Ed, a cuddly stuffed bear, in a customized plastic bubble with weights, paid a visit to the turret of the USS Monitor, six feet deep in a fresh water tank. Ed is currently on a tour of all fourteen national marine sanctuaries. He is a creation of Steve Savage who blogs about Ed's trips. http://adventuresofedthebear.blogspot.com.

Said the Monitor's project manager, David Krop, "Technically, this is the first bear to explore the USS Monitor's turret" which is 20 feet in diameter and 9 feet high. It will remain in fresh water for fifteen years to prevent further corrosion.

The turret was recovered in 2002 from the Monitor's wreck which is now classified as a marine sanctuary.

I'm sure glad they were able to recover at least the turret and would have liked it even better had they recovered the whole ship. Unfortunately, it has deteriorated to the point that is not possible. Too bad someone back in the late 1800s didn't have the foresight to save at least one monitor as well as some of the Civil War ships that were still around.

We'll Take What We Can Get. --Old B-R

USS Monitor Montauk

From Wikipedia. A nice photograph of the USS Montauk tied up beside the monitor USS Lehigh around 1902 in the Philadelphia Navy Yard.

It was commissioned December 14, 1862 under Cmdr. John L. Worden, former captain of the USS Monitor in its fight against the CSS Virginia. Its primary Civil War actions were with the South Atlantic Blockading Squadron off Charleston and Savannah.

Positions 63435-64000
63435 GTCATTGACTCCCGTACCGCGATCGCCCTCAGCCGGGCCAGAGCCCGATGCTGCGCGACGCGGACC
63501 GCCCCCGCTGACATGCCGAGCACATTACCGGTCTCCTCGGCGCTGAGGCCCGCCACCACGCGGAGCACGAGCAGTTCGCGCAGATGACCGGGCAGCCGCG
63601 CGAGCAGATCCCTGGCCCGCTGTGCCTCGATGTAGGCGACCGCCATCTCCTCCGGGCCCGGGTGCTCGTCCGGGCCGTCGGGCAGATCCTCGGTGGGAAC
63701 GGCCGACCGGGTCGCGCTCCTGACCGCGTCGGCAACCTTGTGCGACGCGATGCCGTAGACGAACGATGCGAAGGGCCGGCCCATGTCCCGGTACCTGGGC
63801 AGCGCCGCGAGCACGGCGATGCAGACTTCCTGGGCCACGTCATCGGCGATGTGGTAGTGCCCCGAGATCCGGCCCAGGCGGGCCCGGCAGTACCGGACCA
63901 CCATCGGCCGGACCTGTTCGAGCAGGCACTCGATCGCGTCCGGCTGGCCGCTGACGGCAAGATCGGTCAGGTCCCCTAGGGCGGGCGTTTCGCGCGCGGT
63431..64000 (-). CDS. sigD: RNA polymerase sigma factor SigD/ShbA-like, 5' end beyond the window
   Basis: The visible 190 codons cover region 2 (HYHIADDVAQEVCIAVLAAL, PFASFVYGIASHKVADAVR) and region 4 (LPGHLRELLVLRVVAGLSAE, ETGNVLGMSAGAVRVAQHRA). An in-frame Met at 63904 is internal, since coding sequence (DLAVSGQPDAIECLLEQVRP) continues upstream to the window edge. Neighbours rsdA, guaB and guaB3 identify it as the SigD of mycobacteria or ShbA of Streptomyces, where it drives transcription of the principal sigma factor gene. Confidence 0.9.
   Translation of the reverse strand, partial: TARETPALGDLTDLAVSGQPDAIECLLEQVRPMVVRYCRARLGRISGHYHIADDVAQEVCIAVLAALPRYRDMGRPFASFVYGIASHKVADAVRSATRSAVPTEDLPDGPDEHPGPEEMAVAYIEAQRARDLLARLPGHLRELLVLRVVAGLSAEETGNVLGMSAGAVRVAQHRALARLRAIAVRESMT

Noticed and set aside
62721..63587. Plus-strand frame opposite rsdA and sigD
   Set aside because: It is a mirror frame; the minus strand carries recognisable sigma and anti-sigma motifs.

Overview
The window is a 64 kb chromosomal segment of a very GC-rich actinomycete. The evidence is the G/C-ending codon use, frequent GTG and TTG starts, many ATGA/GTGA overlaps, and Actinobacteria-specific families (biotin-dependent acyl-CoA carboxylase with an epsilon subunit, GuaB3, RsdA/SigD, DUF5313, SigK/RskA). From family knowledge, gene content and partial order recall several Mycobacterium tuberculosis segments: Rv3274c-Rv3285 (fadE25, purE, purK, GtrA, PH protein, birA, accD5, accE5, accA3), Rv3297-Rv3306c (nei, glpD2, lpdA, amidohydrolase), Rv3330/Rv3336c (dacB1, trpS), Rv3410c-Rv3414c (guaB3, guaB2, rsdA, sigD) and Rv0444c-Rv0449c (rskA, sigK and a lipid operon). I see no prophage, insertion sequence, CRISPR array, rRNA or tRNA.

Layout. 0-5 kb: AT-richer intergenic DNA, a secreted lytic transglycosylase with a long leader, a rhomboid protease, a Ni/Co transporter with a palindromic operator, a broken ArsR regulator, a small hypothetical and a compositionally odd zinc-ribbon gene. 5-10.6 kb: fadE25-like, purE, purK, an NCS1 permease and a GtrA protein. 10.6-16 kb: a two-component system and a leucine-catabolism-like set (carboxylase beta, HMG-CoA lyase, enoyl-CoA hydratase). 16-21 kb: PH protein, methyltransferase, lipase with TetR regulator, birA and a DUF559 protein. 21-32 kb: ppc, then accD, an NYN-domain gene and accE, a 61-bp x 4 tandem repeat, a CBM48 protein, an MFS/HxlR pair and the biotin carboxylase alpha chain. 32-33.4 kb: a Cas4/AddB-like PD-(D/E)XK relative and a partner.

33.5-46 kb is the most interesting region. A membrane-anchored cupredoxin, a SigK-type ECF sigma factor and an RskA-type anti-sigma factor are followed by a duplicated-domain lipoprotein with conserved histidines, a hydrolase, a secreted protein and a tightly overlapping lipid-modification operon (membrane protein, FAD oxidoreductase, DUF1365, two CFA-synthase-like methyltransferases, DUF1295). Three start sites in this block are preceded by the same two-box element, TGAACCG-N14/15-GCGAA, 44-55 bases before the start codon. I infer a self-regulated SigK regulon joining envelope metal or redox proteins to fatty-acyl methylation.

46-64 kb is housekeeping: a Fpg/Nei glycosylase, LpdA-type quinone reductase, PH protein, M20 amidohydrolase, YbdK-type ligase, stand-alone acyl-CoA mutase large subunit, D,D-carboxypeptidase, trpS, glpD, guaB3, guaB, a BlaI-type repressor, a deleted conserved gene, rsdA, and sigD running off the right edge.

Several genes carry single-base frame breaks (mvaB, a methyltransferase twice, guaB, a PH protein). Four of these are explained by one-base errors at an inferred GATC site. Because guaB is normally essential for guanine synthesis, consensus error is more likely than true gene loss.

It arrived at Port Royal January 19, 1863 and was sent right away to attack Fort McAllister, protecting an approach to Savannah. In action Jan. 27, 1863, the Montauk was hit by Confederate fire 13 or 14 times but had no damage. A second attack was launched against the fort February 1st and the Montauk was hit 48 times and again, no damage.

On February 28, 1863, the Montauk destroyed the privateer Rattlesnake which had been the Cinfederate raider CSS Nashville and also had been a blockade runner.

It also took part in the April attacks on Fort Sumter and other Charleston Harbor defenses.

In February 1865, it was transferred to the Cape Fear River and took part in the fighting there. Later, it served as a floating prison for the Lincoln assassination conspirators and the autopsy on John Wilkes Booth was done aboard the vessel.

The Montauk was decommissioned in 1865 and spent the rest of its career in the Philadelphia Navy Yard with the brief time when it protected Portland, Maine, during the Spanish-American War.

Quite an Active Monitor. --Old B-Runner

Wednesday, August 11, 2010

Dedication of New Confederate Monument

From the August 5th Smith Mountain Eagle (Wirtz, Va.) "Franklin County Confederate dead honored Saturday August 7th in Rocky Mount.

The new Confederate monument will be dedicated this Saturday. It replaces one that was destroyed by a reckless motorist who crashed his vehicle into it. The keynote speaker will be Dr. James I. Robertson of Virginia Tech. This new one was put in place June 13th to replace the 1913 original destroyed back in June 2007.

The cost was covered by insurance and donations.

During the Civil War, Franklin County sent 2,500 men to serve in Confederate forces. At least 300 didn't return and many others who did suffered the rest of their lives from wounds, diseases and lost limbs.

A total of sixteen companies were raised.

Great to Have It Replaced. --B-R'er